Inappropriate Stress Testing in an Asymptomatic Patient with Sinus Bradycardia
Richard S. Fernandes Almeida
D. A. Neville Mascarenhas
A 71-year-old asymptomatic male was referred to a cardiologist for a treadmill stress test. The patient’s primary care physician sent him for this test after observing that patient had sinus bradycardia (heart rate of 44beats per minute). Results of the test revealed a ST segment depression at peak exercise. In response to these abnormal results, the patient was referred to us for an exercise gated sestamibi SPECT (single photon emission computed tomography) study. This revealed normal left ventricular systolic function and no evidence of ischemia. Stress testing is not indicated for asymptomatic arrhythmias. Therefore, we believe that the initial treadmill stress testing in this case was unnecessary and led to further superfluous testing.
A 71-year-old Caucasian male, with a history of transient ischemic attacks (TIA), hypertension, bradycardia, gout, and hypercholesterolemia was referred to an outpatient cardiology office for a stress test. The test had been obtained by his primary care physician because the patient was found to be bradycardic (Figure 1).
The report of the test showed down-sloping ST segment depression (2 mV) in inferior and lateral leads at 82% of maximum age-predicted heart rate achieved and a maximum post-stress blood pressure of 243/80 mmHg. The test had been stopped due to the patient’s shortness of breath, but there was no chest discomfort. In view of his abnormal stress test, he was referred to us for a SPECT Sestamibi exercise gated study. At peak exercise, the patient developed a 2 mm ST depression which persisted for 2 minutes’ post-exercise (Figure 2).
A nuclear stress test (sestamibi SPECT exercise gated study) was obtained which showed normal pre- and post- stress sestamibi uptake, normal systolic function with estimated ejection fraction of 60% (Figure 3).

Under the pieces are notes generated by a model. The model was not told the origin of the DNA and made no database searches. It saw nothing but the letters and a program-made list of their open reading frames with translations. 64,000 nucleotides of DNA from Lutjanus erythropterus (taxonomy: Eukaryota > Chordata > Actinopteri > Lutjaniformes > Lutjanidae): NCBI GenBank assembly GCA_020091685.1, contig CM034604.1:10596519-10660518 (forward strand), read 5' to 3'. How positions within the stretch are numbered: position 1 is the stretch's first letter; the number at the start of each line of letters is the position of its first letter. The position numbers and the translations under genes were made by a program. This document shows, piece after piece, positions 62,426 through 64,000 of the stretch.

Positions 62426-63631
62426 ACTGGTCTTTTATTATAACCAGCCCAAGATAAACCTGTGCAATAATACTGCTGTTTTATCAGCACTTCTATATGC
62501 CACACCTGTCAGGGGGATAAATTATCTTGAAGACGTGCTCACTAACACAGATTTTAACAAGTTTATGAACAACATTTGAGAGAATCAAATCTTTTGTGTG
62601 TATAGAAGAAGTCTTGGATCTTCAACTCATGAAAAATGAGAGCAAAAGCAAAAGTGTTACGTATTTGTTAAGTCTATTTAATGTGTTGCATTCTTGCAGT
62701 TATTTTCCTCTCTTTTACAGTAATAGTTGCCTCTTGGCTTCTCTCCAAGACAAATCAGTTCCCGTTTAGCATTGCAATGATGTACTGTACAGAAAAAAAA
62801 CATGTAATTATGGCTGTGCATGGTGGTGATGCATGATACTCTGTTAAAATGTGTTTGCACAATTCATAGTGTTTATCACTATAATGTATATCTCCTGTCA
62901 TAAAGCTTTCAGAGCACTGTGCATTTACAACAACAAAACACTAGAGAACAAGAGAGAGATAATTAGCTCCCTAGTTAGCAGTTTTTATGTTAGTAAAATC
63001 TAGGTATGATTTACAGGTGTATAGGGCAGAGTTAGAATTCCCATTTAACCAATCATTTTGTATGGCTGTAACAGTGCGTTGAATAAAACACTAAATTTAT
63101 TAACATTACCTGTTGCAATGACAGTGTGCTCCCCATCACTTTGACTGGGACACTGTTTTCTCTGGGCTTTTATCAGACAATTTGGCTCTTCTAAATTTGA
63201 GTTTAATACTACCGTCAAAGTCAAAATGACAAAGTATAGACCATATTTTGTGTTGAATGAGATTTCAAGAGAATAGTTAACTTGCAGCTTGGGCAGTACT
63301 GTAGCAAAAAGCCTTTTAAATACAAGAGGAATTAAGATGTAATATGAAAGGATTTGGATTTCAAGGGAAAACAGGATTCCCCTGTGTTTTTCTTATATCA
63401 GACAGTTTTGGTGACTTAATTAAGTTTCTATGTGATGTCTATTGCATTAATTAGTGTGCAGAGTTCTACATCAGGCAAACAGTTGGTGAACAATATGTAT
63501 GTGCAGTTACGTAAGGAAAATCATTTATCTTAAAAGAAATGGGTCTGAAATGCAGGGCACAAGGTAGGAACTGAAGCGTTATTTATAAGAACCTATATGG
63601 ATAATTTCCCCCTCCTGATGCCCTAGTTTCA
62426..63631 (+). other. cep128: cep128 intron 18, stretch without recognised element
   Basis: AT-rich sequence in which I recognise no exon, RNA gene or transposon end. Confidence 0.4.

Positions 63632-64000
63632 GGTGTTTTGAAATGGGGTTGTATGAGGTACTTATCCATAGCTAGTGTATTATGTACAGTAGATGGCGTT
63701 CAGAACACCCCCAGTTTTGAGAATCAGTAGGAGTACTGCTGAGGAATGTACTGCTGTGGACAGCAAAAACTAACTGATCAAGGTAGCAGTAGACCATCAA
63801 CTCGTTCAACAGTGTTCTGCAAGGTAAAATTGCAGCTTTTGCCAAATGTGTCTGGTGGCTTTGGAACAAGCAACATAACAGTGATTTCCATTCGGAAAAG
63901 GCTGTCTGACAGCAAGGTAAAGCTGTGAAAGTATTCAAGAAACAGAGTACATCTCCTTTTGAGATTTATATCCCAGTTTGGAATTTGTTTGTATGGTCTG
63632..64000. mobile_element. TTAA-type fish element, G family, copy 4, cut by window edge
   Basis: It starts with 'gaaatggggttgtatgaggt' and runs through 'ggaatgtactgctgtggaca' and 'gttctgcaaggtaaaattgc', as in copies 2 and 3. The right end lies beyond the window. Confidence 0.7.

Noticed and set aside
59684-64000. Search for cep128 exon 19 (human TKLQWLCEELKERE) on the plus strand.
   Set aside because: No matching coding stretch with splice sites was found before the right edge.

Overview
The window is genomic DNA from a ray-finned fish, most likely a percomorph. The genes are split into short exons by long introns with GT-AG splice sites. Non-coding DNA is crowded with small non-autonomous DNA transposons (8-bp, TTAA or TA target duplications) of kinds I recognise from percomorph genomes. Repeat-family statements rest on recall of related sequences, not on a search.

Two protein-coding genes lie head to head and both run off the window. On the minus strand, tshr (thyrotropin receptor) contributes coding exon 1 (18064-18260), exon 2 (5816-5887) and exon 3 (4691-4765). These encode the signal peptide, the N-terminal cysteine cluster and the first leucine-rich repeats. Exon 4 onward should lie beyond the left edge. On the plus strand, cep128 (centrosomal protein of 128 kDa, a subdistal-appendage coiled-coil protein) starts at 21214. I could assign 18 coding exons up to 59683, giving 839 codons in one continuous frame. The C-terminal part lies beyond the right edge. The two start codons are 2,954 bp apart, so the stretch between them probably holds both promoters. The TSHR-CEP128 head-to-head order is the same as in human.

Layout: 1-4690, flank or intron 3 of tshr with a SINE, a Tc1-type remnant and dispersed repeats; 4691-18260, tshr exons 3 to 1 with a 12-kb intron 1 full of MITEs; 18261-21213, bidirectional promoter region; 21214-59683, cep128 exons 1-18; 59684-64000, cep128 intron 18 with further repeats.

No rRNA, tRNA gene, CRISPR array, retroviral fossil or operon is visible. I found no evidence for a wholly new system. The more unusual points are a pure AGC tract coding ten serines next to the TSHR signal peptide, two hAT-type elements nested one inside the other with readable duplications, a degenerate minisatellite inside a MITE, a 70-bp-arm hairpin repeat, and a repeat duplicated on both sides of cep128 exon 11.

Indications for treadmill stress testing include stable anginal symptoms (in patients with intermediate to high pretest probability of coronary heart disease), monitoring of known coronary artery disease, newly diagnosed heart failure or cardiomyopathy, and screening prior to non-cardiac surgery or competitive sports. It is also indicated for patients with symptoms that suggest exercise-induced arrhythmias (e.g., syncope).
The patient in this report underwent a treadmill stress test for asymptomatic bradycardia. However, as per the current guidelines from the American College of Cardiology (ACC) and American Heart Association (AHA), there are no indications for performing stress tests in this population. Stress testing for screening of asymptomatic low-risk patients is generally not indicated or appropriate. Rare exceptions are patients with multiple risk factors and those in high-risk occupations (e.g., airline pilots). A recent study estimates that in the United States, 30% of imaging stress tests and 14% of non-imaging tests are ordered without appropriate indications. The estimated costs from this unnecessary stress testing amounts to $494 million annually. Additionally, patients are exposed to up to 10.2 million mSv per year of radiation from these tests, which could lead to 491 extra cases of cancer per year. It is important to obtain testing only when it is necessary and if it will influence patient management, to avoid the waste of resources and time and to prevent the potential adverse health effects of excessive testing.
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